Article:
“Developers want three things, respect, ownership and credit of their work and to maintain a good work life balance. By giving them these things you can increase the return on investment of your development team incredibly”.
I found his comments so insightful that I will remember them when looking for my next work place and implement them in the future should I be given the opportunity to lead or manage a team. Thanks Cal!
The conference social was probably the best conference social I have attended so far (including the one at DPC – which rocked!). The drink flowed freely courtesy of Ibuildings (thanks guys!), the food was really nice and the party culminated in some bowling. Jeremy (@phpcodemonkey) was good enough to show me how to improve my technique considerably.
The party finished at around 12pm, and I called a taxi and went back to my hotel. I then slept for ten solid hours.
AT the end of every conference I attend I make some resolutions on what steps to take to ‘up my game’ before attending the next one. Conferences tend to leave me with a feeling that I need to ‘Up my game’, PHP Benelux was no exception:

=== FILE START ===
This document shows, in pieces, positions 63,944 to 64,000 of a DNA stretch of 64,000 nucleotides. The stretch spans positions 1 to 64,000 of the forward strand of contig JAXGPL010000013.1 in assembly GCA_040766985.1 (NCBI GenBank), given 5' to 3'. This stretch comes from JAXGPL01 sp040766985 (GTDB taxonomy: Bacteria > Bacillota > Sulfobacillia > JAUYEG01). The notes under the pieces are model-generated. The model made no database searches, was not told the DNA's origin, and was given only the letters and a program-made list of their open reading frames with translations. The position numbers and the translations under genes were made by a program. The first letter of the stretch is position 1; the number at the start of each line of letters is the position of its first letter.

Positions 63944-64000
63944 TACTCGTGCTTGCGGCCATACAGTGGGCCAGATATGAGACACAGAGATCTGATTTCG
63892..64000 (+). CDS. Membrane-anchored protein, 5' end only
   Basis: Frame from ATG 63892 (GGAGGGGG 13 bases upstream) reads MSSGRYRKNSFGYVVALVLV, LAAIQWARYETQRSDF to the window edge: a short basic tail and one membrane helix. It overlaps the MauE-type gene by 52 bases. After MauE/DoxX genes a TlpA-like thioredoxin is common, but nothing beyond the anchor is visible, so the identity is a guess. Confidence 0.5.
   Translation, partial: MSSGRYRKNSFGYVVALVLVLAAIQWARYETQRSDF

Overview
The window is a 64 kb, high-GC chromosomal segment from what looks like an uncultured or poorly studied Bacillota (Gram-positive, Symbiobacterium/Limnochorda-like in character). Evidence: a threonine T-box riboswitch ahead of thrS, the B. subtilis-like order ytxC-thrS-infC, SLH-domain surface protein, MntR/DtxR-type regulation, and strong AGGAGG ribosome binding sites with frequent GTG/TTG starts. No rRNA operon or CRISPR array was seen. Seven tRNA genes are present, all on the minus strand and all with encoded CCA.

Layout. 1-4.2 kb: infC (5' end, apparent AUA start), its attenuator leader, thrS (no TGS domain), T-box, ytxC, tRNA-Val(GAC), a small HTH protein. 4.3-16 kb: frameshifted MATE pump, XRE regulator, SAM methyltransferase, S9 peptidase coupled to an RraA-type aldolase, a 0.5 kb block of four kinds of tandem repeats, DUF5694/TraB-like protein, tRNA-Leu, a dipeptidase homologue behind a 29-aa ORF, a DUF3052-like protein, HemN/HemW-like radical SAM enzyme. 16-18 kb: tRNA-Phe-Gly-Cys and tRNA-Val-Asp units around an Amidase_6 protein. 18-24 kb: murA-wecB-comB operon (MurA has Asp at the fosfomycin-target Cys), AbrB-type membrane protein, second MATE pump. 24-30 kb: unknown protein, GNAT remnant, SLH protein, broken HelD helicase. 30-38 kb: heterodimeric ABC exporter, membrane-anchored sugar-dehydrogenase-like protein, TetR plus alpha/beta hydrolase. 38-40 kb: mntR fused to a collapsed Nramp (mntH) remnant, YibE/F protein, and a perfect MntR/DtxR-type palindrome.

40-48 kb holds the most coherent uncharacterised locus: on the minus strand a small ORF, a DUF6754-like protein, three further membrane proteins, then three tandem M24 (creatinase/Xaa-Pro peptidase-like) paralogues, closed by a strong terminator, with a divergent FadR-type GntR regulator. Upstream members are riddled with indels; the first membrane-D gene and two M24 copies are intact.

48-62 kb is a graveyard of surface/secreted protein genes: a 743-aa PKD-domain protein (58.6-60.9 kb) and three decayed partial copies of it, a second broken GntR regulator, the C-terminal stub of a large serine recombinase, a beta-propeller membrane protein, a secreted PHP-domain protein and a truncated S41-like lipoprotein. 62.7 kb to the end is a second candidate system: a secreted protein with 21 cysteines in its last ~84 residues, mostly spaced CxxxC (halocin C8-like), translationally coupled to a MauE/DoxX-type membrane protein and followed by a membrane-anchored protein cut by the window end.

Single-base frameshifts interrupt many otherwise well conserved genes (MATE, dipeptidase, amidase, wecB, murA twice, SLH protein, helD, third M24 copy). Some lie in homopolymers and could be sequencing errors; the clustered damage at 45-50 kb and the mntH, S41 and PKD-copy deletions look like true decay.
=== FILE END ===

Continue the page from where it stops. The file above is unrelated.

- Start Unit Testing!
- Install Xdebug
- Experiment with continuous integration (long term)
- Download the slides on Soap, Open teams, Dependency Injection and Cloud Computing. Also link up all me colleges who may find this info useful.
I’d like to take this opportunity to thank all the organisers of the conference for the great job you did. The event ran very smoothly, the content was superb and the social was really memorable. I’ll be watching twitter for the announcement of #phpbnl11, as this event was so popular I don’t want to miss the next!
To all my newly made friends, I look forward to seeing you in London for PHPUK.
Dependancy Inject Slides:
http://www.slideshare.net/ijansch/php-and-the-cloud (couldn’t find the most recent version of these slides?)